While their overall market share continues to grow, the hard truth remains that the most successful self-published authors were already successful to begin with. The just made a business decision to go out on their own, cutting out the middle men either because they demanded too many slices of the shrinking pie, or they rejected edgier, more experimental submissions in favor of “safer” stuff.
Artistic integrity and creative boldness are two of the biggest reasons traditional authors make the leap to independence. It’s much harder for authors without a built-in audience to achieve any kind of equivocal success.
I’ve previously listed my reasons for self-publishing, along with the many reasons to forego this route, depending on your agenda as an author.
After a longtime movie deal collapsed right as it was finally about to bear fruit, I took stock of my professional situation and rather than just quit – which I can’t really do, being afflicted with the “writer’s curse” – I readjusted my priorities and goals. Perhaps I am not destined to be a commercially viable author. But that doesn’t mean I should quit writing altogether. Why? Because I’m a writer. And writers write.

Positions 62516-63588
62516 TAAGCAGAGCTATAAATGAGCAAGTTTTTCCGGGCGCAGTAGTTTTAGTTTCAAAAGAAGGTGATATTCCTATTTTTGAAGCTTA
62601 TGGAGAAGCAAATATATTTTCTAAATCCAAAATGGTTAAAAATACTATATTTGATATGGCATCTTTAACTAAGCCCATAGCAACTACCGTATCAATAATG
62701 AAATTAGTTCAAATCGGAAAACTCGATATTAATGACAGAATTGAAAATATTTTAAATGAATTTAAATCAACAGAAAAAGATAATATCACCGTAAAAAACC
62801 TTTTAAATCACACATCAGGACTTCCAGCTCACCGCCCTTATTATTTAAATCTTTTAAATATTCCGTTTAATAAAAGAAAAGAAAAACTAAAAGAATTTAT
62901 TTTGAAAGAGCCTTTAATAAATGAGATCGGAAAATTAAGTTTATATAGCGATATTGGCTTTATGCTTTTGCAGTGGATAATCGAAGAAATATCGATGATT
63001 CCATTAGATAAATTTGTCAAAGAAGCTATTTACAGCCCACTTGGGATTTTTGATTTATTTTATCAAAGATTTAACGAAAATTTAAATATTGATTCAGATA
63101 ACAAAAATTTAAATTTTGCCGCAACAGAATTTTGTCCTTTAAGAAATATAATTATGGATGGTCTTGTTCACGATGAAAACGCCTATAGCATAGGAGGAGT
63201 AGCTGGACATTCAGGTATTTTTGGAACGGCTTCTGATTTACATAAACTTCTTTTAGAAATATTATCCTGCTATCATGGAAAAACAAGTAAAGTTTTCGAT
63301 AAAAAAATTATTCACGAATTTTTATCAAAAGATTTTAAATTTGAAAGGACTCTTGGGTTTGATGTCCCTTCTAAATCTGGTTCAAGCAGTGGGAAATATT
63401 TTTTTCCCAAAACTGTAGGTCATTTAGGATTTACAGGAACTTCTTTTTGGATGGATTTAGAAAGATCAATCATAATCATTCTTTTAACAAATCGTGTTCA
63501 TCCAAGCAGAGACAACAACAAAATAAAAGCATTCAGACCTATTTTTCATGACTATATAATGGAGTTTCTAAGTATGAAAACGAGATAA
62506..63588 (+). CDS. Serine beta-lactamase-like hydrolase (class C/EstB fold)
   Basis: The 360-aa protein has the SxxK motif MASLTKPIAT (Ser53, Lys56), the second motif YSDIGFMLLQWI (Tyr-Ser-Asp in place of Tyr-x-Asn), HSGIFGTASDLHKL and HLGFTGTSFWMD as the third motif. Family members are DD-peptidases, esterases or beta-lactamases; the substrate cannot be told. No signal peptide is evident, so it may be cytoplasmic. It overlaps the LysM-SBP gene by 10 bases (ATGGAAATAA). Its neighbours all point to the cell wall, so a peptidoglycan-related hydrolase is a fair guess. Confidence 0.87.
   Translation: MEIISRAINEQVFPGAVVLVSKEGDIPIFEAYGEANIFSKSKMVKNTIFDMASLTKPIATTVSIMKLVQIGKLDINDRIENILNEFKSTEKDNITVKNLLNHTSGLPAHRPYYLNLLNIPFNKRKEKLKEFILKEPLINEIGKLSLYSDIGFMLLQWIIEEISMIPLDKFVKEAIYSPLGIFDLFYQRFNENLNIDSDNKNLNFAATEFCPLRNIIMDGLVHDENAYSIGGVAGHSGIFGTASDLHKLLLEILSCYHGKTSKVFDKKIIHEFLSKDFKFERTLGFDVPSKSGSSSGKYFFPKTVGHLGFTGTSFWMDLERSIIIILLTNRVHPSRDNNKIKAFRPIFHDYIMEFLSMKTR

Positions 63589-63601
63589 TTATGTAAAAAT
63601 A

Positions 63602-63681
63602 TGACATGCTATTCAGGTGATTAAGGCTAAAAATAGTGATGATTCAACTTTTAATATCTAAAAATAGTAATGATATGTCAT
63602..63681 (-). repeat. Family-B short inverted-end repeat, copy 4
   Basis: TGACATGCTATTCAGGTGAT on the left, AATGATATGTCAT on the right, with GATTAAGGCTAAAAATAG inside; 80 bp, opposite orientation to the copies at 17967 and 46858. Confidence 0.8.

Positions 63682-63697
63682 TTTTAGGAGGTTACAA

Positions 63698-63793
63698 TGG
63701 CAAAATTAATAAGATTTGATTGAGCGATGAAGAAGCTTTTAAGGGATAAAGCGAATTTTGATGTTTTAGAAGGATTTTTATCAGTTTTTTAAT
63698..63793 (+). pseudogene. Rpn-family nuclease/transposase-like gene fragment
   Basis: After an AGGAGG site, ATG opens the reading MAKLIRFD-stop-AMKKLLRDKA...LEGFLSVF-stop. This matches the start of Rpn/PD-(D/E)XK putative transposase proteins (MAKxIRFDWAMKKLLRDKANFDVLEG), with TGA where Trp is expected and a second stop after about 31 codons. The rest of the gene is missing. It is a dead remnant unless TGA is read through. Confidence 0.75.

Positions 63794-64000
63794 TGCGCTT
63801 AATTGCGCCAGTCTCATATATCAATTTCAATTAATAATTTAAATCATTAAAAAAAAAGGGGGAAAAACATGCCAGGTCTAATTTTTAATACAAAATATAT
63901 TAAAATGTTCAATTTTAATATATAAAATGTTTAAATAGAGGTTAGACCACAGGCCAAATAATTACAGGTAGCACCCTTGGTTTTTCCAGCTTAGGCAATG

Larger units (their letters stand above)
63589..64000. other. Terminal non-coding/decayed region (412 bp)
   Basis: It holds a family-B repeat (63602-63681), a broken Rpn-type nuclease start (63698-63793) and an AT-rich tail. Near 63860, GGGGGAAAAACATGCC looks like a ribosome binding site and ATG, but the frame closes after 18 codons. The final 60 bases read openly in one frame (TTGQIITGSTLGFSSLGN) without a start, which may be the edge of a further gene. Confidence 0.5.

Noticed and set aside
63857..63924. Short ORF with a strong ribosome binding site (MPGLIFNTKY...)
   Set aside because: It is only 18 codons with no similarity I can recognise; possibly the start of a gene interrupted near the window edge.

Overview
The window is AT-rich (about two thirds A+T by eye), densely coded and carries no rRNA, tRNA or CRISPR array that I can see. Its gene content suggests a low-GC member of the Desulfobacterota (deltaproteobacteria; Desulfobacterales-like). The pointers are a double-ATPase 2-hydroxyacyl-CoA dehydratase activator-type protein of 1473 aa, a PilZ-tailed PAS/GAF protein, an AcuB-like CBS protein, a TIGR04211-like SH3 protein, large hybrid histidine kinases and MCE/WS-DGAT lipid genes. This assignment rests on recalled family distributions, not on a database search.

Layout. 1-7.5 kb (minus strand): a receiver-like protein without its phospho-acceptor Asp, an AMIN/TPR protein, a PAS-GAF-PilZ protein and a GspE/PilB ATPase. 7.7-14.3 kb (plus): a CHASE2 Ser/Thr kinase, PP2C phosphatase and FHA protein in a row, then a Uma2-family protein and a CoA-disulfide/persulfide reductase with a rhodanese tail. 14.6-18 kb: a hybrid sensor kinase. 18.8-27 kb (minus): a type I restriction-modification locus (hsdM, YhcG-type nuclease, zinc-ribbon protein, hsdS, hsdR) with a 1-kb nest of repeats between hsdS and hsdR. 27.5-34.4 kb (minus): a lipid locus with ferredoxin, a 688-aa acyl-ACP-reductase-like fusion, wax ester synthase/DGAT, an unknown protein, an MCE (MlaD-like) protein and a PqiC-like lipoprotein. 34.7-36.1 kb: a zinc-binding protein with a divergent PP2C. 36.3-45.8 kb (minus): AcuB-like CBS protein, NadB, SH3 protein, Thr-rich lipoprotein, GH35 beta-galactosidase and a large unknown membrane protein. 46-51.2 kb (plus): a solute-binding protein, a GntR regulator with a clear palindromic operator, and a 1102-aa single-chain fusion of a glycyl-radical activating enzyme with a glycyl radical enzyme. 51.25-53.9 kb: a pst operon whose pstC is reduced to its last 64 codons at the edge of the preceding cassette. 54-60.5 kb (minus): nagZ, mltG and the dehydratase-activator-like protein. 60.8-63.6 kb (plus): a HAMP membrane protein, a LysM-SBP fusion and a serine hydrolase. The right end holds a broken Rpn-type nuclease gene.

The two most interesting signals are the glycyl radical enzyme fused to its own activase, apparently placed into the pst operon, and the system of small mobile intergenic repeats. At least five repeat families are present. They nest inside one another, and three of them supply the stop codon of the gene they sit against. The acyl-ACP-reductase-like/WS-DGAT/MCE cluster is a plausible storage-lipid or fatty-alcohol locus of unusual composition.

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I do have a small but loyal fan base for my work, and my books are generally well reviewed, whether by readers or the few bloggers that deign to cover independently published work.
But I can’t claim any bestsellers. In fact, I am not exactly sure how many books I sell on a regular basis. I never even check. Because I no longer care. As long as I am producing work that honors my brand name as an author, that I can take pride in, I’m relatively satisfied.
That is not a recommendation. I am only speaking for myself. If your goal is to achieve fame and fortune as an author – well, good luck. The competition and odds are formidable. But so are the rewards. Or so I’ve heard.
I make most of my income these days as a dog walker. The upside is I actually get some much-needed exercise (not normally part of a writer's sedentary lifestyle), spent in my preferred type of company, sans any of the typical drama and issues that occur in other walks (cough) of life.
The downside is I can’t claim to make a living with my chief professional passion, writing, though I continue to be published – both on my own and by others – on a fairly regular basis. Recently I was flown, all expenses paid, down to Costa Rica to conduct workshops at a writer’s retreat. So I can’t declare myself a total failure, either.
Basically, I consider myself an artistic and personal success, if unable to boast much financial return from my decades-long investment in this so-called career.
The rest is out of my hands. That’s one aspect of my destiny I can’t control as an author. And I’m finally fine with that.
PHOTO: WILL VIHARO
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New Orleans, LA